This brings us to the nature of the spontaneous mass upsurge against the citizenship laws that has taken us all by surprise. Is it an expression of the simmering discontent that had been accumulating in the public mind against the Modi regime since demonetization and GST ? Has the discontent found an avenue of protest in the current agitation that has drawn in the other disgruntled and dissenting segments of the population, who beyond the citizenship laws, are frustrated with the Modi government’s failures in economy ? The discontent exploded in the nation-wide January 8 general strike that paralyzed the entire industrial system. Will such working class strikes and the anti-CAA and anti-NCR agitation become a catalyst for the emergence of a mass movement during the next four years to ultimately overthrow the BJP government in the 2024 Lok Sabha polls ? These are the queries and challenges that the secular national Opposition parties (like the Congress and the Left) as well as regional parties will have to address in the coming years.
In order to face this challenge, the Kerala Chief Minister Pinarayi Vijayan has appealed to his counterparts in eleven states (ruled by non-BJP parties) to join him in opposing the Citizenship Amendment Act (CAA) and the National Register of Citizens (NRC), and consider passing resolutions in their respective state assemblies demanding the repeal of these legislations. If the non-BJP political parties which are running these state governments come together to oppose these unpopular laws, refuse to implement them in their states, and support the present anti- CAA and anti-NRC agitations, it will pave the way for the building up of a united Opposition front during the next four years that can overthrow the BJP government in the 2024 Lok Sabha polls. In such a situation of non-cooperation by the non-BJP state governments, the BJP-ruled Centre can retaliate by dismissing these governments and imposing President’s rule, or starving them by withdrawing financial and other facilities. This could further aggravate the tensions between the Centre and these states, and alienate the electorate there.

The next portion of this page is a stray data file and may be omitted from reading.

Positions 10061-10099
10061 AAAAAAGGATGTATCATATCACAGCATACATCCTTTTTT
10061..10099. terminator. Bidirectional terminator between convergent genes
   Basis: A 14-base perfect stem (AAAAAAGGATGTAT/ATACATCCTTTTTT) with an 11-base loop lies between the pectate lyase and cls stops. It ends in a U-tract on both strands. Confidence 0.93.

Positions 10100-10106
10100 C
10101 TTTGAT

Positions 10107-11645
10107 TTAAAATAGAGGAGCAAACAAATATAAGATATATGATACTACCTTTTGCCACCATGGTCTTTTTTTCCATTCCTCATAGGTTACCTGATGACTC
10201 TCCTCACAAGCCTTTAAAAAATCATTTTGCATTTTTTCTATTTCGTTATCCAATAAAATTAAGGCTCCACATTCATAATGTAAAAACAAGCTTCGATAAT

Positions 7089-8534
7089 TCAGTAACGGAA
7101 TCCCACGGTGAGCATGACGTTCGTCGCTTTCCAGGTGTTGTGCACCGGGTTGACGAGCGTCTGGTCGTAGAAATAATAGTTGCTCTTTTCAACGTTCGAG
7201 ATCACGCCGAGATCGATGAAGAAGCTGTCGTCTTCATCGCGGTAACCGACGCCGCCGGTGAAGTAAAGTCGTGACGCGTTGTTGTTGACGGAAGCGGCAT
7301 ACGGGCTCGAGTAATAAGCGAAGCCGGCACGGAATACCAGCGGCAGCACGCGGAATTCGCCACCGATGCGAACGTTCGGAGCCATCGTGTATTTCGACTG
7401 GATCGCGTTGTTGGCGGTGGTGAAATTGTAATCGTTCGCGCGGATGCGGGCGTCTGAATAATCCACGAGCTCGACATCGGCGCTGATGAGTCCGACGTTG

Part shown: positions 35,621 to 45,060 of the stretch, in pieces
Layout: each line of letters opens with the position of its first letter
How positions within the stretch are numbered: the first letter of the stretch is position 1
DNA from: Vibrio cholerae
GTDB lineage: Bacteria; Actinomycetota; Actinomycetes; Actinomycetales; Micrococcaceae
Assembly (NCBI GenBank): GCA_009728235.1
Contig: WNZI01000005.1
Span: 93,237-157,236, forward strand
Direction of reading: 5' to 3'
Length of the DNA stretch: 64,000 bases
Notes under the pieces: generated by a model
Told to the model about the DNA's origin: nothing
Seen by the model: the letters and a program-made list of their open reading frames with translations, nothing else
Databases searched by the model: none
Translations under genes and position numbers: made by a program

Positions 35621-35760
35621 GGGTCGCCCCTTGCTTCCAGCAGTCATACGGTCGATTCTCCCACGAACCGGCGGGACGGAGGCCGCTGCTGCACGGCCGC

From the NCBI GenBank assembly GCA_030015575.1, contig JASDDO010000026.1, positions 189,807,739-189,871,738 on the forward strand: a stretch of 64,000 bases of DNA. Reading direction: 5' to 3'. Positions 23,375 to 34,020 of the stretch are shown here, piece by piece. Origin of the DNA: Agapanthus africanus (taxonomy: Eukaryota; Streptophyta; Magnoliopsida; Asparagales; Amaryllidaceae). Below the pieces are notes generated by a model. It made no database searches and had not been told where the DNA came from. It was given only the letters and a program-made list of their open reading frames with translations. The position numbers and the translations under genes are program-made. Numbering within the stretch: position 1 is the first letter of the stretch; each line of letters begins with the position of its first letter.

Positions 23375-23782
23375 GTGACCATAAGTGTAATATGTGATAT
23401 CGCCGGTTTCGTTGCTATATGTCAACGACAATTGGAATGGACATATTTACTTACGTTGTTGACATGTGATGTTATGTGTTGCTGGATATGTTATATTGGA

Till now however, the Opposition parties seem to remain on the sidelines of the popular agitations, which are primarily spontaneous demonstrations by students (as in Jamia in Delhi and Aligarh in Uttar Pradesh, and some fostered by civil society groups and minority community organizations in Assam and Hyderabad for instance). One hopes that all these organizations are brought together under an all-India umbrella to oppose CAA and NRC. The Opposition political parties can mobilize their cadres to support them, and inspire them to move beyond these immediate issues and combine them with the larger issues of unemployment of the youth, starvation deaths of farmers in the countryside, the failure of the Modi government on the economic front.